To bar the bankrupt's discharge there must be an actual fraudulent intent on the part of the bankrupt to hinder, delay or defraud his creditors and constructive intent is not sufficient;*fn4 the reasons for denying a discharge to a bankrupt must be real and substantial, not merely technical and conjectural;*fn5 speculation cannot be substituted for proof and the requirement is for probative facts capable of supporting, with reason, the conclusions of the trier of fact;*fn6 the burden of proof is on the objecting creditor to prevent the bankrupt's discharge, otherwise stated, the objecting creditor must make out a prima facie case;*fn7 the right to a discharge is statutory and Section 14 of the Bankruptcy Act must be construed strictly against the objecting creditor and liberally in favor of the bankrupt;*fn8 and "it is not so much the acts of the bankrupt that will prevent his discharge, as it is the intent with which he acts."*fn9
In the instant case the Referee failed to set forth the evidence upon which his ultimate fact finding and conclusion of law with respect to the alleged violation were premised, as he was required to do under General Order 47, Section 30 of the Bankruptcy Act.*fn10 As we pointed out in In re Leichter, 3 Cir., 197 F.2d 955, 957, the failure to comply with General Order 47 would alone require reversal of the Referee's denial of the discharge. However, even assuming that there had been compliance with General Order 47, the record itself discloses that the Referee erred in his determination that the bankrupt had violated Section 14, sub. c(4). The Referee's "Memorandum" discloses that the sole premise of his determination was the mere act of the transfer of the automobile and its use thereafter by the bankrupt. Said the Referee:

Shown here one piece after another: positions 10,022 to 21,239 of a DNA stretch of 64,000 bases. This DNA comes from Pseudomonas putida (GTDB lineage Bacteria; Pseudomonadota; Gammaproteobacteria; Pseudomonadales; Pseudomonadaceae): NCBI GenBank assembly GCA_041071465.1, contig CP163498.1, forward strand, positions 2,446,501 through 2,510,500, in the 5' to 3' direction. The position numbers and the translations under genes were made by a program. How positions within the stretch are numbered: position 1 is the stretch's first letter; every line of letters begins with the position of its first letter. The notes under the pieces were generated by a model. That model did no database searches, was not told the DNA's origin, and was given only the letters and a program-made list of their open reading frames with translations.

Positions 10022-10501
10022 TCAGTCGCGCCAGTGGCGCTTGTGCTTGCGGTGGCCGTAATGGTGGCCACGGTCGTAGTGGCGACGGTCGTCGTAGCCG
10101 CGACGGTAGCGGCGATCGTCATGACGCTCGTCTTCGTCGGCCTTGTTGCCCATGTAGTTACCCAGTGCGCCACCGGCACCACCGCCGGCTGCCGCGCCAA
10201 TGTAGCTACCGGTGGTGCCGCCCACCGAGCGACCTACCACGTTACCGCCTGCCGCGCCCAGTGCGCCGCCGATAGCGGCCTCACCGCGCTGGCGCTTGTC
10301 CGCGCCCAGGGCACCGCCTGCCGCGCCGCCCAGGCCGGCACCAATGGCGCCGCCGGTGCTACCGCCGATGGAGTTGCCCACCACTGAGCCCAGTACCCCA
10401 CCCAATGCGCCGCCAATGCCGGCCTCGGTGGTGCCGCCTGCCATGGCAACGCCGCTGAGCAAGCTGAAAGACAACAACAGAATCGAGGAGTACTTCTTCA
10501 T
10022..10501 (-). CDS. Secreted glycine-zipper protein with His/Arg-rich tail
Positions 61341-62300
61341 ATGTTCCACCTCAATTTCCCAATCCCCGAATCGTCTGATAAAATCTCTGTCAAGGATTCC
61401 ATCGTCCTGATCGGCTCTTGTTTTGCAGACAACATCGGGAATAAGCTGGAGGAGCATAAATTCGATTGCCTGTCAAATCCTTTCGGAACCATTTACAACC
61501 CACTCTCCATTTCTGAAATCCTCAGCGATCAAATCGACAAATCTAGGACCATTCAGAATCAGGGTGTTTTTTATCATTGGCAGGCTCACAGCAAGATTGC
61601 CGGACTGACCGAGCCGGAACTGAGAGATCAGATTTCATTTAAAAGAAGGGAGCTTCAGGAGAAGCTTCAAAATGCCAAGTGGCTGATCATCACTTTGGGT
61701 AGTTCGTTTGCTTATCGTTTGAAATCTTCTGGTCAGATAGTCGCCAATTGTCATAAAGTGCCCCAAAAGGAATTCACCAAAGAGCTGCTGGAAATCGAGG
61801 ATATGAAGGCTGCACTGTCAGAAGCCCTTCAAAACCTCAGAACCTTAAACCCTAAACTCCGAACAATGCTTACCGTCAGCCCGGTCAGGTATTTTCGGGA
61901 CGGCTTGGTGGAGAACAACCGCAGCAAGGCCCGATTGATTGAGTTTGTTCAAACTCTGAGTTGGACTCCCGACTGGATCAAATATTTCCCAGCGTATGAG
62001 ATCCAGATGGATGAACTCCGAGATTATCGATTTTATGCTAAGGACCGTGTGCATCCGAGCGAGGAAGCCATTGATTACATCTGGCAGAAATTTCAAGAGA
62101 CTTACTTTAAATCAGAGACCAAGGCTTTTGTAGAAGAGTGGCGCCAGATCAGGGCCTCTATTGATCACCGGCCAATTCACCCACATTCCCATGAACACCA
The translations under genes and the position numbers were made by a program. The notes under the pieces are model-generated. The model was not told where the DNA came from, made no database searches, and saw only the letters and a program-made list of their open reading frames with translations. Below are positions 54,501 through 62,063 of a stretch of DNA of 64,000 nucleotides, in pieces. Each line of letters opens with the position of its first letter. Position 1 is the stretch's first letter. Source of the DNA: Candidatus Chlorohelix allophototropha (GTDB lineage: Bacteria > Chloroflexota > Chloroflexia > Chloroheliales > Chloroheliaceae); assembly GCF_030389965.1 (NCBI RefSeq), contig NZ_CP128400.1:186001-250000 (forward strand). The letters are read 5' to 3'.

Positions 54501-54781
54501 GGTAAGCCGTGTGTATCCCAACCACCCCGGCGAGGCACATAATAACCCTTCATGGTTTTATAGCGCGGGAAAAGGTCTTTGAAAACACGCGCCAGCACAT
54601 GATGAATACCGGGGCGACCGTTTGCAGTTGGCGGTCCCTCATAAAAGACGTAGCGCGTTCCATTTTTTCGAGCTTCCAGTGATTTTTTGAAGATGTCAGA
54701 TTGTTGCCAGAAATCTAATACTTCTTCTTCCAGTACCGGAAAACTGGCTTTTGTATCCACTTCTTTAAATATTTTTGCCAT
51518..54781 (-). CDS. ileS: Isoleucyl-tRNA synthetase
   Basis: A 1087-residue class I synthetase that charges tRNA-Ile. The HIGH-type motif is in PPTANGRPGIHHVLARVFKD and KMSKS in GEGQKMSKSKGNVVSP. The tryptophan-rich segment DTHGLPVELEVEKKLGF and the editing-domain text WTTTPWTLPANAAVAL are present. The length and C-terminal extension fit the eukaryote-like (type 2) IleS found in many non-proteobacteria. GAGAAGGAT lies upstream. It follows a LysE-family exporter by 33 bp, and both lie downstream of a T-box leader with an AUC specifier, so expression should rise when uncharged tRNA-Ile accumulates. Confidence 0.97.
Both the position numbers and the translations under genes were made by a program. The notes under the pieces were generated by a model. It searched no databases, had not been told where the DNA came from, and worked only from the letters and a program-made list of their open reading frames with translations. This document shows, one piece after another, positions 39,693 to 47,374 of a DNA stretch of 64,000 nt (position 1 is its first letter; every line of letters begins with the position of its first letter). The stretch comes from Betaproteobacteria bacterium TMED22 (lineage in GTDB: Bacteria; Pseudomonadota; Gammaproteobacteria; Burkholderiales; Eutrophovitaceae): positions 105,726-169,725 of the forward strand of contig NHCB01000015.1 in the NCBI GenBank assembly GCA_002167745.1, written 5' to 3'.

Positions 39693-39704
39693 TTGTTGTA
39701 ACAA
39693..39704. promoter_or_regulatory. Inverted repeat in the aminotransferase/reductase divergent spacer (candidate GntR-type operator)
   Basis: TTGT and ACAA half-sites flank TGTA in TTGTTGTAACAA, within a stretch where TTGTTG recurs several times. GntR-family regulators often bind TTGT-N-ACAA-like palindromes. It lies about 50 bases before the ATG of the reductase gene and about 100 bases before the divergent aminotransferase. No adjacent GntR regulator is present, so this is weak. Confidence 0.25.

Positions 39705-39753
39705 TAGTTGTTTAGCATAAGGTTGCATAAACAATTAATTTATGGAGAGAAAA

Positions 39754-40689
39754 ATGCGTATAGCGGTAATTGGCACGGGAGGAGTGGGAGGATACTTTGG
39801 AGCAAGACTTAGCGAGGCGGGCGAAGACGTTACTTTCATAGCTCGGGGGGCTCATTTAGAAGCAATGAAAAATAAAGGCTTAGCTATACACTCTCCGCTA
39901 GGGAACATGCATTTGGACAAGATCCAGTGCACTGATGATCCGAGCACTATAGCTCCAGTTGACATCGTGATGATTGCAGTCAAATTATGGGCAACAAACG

"I find that the bankrupt, by his conduct in the transfer of the said automobile, placed it out of his control and possession and made it impossible for the trustee to recover any equity in the car for the benefit of the creditors of the bankrupt and that the bankrupt transferred the car with the intention to hinder, delay and defraud his creditors. It is plain that the transfer was made in order to allow the bankrupt to have ...